The list generating app that prepares a cyclist for any occasion.
The idea for the app truly developed from being a commuting cyclist myself. I started to find that I was going on trips or commutes and forgetting items or having my bicycle fall into need of maintenance. I began writing down paper lists that I would keep around so I would not forget what to bring.
There needed to be something easier.
The challenge here is to deliver an app that provides all of the facets of different rides, but is still simple enough to not waste the users time. Creating the categories was easy enough, but having the user thumb through all of these items created quite the roadblock.
This was solved by keeping the categories the main deal and making sure that the user was not lost when getting down to minute details by the use of color.
Creating the windows for the app required a look that expedited the user to get going onto the bike ride. There needed to be a hierarchy that was easily understood right away.
This may have been the easiest part of the project as the speed of quick drawing tapped into the speed of thumbing through the app.
Speed is key here.
At this point in the creation, it became obvious that there were going to be windows that were either icon heavy or list heavy. The prototypes presented the challenge of making sure the switch between pictures and words did not become a hinderance.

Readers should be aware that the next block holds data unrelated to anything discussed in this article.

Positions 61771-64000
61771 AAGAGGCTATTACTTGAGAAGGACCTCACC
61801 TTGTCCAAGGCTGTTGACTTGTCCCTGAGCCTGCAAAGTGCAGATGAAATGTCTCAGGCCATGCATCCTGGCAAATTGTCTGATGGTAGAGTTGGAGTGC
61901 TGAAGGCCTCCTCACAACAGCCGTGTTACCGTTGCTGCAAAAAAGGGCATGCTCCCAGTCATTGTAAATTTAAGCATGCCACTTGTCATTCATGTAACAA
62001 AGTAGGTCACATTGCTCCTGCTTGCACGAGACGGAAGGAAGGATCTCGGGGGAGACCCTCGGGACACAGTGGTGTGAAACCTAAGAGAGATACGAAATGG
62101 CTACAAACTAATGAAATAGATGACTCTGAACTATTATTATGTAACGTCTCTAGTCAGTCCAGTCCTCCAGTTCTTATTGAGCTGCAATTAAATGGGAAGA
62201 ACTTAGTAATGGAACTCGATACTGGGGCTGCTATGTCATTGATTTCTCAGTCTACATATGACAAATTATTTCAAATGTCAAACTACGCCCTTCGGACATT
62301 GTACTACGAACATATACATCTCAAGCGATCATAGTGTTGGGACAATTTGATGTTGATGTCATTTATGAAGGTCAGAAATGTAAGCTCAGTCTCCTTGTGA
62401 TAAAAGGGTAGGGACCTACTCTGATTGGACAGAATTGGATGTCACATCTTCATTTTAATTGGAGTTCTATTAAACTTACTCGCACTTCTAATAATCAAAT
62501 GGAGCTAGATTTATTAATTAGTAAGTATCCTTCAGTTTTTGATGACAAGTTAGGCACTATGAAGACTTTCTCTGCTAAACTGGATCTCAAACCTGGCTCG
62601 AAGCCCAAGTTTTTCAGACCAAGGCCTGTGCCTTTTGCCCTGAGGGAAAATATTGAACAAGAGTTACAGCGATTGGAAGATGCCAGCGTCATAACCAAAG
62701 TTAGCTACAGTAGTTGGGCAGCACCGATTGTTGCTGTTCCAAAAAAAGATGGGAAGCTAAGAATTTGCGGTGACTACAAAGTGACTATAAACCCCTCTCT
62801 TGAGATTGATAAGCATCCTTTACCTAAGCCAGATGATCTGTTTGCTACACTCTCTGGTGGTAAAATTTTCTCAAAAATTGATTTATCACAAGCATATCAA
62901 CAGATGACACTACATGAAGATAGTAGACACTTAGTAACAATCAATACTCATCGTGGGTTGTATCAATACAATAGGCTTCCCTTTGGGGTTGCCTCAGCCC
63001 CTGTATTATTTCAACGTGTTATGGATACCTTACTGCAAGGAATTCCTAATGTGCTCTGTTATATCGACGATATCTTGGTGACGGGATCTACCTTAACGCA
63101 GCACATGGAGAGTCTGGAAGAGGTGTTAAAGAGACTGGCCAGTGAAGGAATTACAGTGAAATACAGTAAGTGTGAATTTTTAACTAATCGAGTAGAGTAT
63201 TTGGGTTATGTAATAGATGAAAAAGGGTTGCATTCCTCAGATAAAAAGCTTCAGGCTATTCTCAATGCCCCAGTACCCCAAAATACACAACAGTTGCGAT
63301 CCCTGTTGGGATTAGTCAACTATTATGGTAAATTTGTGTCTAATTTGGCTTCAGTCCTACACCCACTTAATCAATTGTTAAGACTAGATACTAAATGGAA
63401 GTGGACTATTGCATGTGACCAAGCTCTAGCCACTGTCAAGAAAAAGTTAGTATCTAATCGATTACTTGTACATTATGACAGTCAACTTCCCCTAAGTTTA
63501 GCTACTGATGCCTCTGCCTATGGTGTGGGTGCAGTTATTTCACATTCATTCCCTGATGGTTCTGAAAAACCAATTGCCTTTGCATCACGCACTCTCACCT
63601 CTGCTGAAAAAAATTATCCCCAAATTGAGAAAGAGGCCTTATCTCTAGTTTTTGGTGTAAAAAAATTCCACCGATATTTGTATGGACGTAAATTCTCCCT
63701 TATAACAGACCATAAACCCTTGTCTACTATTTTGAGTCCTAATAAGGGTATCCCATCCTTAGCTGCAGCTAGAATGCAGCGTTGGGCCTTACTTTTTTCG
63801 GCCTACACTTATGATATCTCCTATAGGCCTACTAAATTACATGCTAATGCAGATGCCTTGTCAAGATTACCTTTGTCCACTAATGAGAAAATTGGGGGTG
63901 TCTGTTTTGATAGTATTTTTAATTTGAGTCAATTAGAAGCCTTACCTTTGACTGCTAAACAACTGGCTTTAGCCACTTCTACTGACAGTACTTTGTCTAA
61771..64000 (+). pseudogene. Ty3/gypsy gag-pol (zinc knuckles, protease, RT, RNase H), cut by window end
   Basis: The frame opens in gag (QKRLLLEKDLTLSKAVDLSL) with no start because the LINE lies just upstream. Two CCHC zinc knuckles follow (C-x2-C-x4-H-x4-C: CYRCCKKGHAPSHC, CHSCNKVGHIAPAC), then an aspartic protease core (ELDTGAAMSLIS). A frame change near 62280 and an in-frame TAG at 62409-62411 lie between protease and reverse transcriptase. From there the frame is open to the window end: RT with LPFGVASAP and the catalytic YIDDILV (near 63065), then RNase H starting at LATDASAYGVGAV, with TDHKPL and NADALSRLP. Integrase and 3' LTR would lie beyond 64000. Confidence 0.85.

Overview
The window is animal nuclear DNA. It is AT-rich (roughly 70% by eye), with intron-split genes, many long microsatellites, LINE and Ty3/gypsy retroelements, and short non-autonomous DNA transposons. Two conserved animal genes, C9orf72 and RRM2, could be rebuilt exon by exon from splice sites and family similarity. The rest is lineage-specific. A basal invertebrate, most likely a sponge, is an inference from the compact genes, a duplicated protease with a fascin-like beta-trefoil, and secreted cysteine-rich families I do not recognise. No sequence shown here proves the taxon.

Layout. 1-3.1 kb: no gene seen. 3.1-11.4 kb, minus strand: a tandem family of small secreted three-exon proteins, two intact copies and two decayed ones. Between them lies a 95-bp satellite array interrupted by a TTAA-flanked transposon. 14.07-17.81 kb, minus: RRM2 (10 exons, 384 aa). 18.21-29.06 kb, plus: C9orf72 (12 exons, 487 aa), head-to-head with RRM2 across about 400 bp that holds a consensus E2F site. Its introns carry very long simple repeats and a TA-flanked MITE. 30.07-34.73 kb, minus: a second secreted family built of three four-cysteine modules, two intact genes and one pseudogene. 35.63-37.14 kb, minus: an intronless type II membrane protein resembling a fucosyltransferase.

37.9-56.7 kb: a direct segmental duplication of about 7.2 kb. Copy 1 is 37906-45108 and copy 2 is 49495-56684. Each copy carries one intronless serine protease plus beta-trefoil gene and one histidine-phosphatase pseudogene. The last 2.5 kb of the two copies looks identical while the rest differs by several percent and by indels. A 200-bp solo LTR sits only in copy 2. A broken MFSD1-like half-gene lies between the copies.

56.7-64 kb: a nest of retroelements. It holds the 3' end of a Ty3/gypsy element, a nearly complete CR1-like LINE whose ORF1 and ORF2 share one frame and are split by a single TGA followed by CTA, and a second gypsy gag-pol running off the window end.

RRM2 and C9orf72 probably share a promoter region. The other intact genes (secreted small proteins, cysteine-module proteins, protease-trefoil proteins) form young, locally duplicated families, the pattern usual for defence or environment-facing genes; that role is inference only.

The solution presented itself by being certain the icon design and the typography married each other on the same level.
With the main challenge being quick user interactions - colors, iconography and typography were going to be the main players. The 3 categories needed to be very different from each other resulting in the contrasting colors against the grays and blacks since those are prominent bicycle colors.
I also wanted the icons to be thin lines to coincide with bicycle spokes and the Bicyclette font was not chosen for the name, but due to it being easily understood and a straight shooter for easy understanding.
I discovered a real issue with the flow once the windows were put into play. I was getting lost as a user and it showed as well with user testing. Solving this required a heightened understanding of where the user is with very simple and bold interactions with buttons and window slide direction.
There also needed to be a direct understanding of where you are in the app. This was solved by giving item selection windows solid background colors and the lists being a completely different look.
After much testing and tinkering, I found this app to very much in the right space on a small device as that’s where it will primarily be used. The category buttons and list management work beautifully for quick thumb action.
It needs to be quick so that the rider remembers to bring those rain pants!